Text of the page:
Picture of Thomas Monk

Thomas Monk

PhD Candidate in Economics, London School of Economics


I am a fourth year PhD Candidate in Economics at the LSE, supervised by Professor Alan Manning & Professor John Van Reenen. My interests lie within labour economics, focussing on technological change and the labour market with application towards inequality. At the CEP I am working with Professor Alan Manning on attitudes towards migration across the EU.


Working paper: Occupational Skill Content and Technological Change

Abstract: Technological change events fundamentally change the type of tasks performed by human labour within occupations. I develop a predictive model, utilising machine learning techniques, and find that occupational skill intensity data can predict, to a high degree of accuracy, technological change event exposure, as measured by indices developed by Webb (2020). I link these predictions to skills data from a library of newspaper job vacancy adverts to understand how skill intensities have changed over time, and use this this to predict historical occupational technological exposure. Change in occupational technological exposure, as predicted by changing skill intensities, is highly associated with important labour market outcomes.

This project is supported by grants funded by the LSE's Research Impact and Support Fund 2024 and the Economic and Social Research Council.

Working paper: Uncertain Health and Wealth Inequality
(Best Dissertation Prize, MSc Economics, University College London, 2017)

Abstract: Precautionary saving is a key driver of wealth inequality within models of the Bewley-Huggett-Aiyagari canon. However, models with savings rates calibrated solely to idiosyncratic income risk find it difficult to replicate the vast wealth inequality empirically observed in the United States. This paper looks at a potential source of increased precautionary savings - idiosyncratic medical expenses shocks. This paper: i. establishes an identification procedure for medical expenditure shocks across the entire life cycle, ii. finds that idiosyncratic shocks are very highly persistent, iii. establishes the extent to which these shocks contribute to wealth inequality through the effect on savings behaviour.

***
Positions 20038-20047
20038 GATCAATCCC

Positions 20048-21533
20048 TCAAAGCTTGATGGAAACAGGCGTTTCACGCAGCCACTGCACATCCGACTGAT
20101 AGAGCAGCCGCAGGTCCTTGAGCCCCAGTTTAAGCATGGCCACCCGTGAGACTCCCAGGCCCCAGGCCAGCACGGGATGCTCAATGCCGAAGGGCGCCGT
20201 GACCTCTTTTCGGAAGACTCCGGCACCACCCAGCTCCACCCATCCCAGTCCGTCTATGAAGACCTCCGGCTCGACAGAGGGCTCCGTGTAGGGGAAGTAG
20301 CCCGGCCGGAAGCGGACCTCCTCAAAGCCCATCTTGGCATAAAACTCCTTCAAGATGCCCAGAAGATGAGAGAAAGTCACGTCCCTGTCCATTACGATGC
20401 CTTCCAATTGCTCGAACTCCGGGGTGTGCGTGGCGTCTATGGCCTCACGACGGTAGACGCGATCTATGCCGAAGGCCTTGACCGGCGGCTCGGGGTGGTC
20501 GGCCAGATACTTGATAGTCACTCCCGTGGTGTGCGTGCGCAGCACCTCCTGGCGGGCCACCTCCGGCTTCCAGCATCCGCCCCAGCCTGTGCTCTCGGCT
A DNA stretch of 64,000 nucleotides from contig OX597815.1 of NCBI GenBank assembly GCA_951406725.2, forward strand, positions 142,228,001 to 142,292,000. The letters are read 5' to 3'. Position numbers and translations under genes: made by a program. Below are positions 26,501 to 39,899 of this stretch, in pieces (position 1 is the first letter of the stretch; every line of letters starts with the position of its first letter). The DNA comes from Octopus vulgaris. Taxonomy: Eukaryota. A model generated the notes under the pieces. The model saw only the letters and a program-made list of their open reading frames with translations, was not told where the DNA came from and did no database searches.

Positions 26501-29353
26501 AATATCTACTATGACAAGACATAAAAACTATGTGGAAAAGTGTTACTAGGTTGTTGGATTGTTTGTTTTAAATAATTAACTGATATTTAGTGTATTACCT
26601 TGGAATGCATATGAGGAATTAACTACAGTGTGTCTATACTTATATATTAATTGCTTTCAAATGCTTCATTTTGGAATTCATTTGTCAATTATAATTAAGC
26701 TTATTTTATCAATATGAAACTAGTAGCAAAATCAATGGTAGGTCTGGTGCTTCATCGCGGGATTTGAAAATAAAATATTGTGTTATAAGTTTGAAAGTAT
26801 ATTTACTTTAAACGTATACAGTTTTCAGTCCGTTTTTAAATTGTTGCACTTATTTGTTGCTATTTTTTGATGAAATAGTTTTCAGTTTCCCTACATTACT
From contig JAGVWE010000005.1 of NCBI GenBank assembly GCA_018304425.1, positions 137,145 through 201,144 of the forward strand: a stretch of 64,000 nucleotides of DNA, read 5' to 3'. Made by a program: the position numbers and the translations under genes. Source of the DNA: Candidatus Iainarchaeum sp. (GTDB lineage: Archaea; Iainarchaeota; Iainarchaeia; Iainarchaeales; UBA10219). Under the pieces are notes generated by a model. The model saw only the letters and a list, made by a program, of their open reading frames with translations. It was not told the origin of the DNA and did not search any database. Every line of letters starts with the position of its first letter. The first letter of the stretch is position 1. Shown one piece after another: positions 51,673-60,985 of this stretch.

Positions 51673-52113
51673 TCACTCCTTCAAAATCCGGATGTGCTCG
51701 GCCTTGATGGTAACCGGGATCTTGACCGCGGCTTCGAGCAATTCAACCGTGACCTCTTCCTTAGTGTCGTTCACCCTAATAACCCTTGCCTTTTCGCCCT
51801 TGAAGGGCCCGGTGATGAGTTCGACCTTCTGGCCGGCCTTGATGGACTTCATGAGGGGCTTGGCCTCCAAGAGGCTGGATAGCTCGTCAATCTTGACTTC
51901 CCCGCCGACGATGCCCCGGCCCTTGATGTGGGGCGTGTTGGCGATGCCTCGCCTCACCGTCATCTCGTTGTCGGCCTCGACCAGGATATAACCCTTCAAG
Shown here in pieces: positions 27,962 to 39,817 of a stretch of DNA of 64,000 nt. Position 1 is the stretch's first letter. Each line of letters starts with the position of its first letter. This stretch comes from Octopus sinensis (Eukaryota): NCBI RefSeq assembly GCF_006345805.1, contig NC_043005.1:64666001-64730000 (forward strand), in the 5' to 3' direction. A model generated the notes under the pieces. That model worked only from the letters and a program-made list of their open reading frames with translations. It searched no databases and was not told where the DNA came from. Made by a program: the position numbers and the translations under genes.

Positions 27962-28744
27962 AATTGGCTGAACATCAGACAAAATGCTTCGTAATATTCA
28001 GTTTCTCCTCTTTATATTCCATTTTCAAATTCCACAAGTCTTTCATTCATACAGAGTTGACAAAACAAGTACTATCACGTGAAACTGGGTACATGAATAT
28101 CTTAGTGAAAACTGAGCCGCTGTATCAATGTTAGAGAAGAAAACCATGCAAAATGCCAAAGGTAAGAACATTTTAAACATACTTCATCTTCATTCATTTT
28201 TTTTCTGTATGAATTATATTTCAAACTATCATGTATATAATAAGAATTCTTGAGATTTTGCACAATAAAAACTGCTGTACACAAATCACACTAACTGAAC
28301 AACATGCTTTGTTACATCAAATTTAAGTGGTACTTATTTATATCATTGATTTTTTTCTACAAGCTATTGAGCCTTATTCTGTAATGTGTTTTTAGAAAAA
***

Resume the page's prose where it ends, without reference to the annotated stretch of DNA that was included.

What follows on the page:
LSE Excellence in Education Award, School of Public Policy - 2021-2022, 2022-2023

LSE Class Teacher Award, School of Public Policy - 2022-2023

LSE Teaching Bonus Award, Department of Economics - 2020-2021, 2022-2023


2021-2024: PP455 - Quantitative Approaches and Policy Analysis - Teaching Fellow
Instructors: Dr Jeremiah Dittmar & Prof Mark Schankerman
Student Feedback: LT 2023/24 [4.9], MT 2023/24 [4.8], LT 2022/23 [4.9], MT 2022/23 [4.9], LT 2021/22 [4.7], MT 2021/22 [4.7]
Stata for Public Policy: https://stata.jeremiahdittmar.info

2022-2024: EC423 - Labour Economics - Teaching Fellow
Instructors: Prof Guy Michaels & Dr Rui Costa
Student Feedback: LT 2023/24 [5], MT 2023/24 [4.9], LT 2022/23 [5], MT 2022/23 [5]

2022-2023: Introduction to Data Science for Public Policy - Course Convenor & Lecturer
Course website and teaching material: https://tdmonk.com/dspp/

2021-2023: PP455E - Empirical Methods for Public Policy - Teaching Fellow
Instructors: Prof Daniel Sturm & Dr Gregory Fischer

2021-2024: PP408 - Introduction to Quantitative Methods for the MPA Programme - Course Convenor & Lecturer


2021-2022: EC202 - Intermediate Macroeconomics - Graduate Teaching Assistant (Summer School)
Instructors: Dr Kevin Sheedy
Student Feedback: ST 2021/22 [4.8]

2020-2022: EC102 - Introductory Macroeconomics - Graduate Teaching Assistant (Summer School)
Instructors: Dr Canh Dang & Dr Antonio Mele
Student Feedback: ST 2021/22 [4.8], ST 2020/21 [4.7]

2020-2021: EC220 - Introduction to Econometrics - Graduate Teaching Assistant
Instructors: Prof Steve Pischke, Prof Taisuke Otsu, Dr Marcia Schafgans & Dr Canh Dang
Student Feedback: MT 2020/21 [4.7], LT 2020/21 [4.6]


Email: t.d.antispmonk@lse.ac.uk
Office hours: Tuesday 17:30-19:00 term time, within the Centre for Economic Performance. Please book on Student Hub.

2.01 H, Centre for Economic Performance
London School of Economics and Political Science (LSE)
Houghton Street
London, WC2A 2AE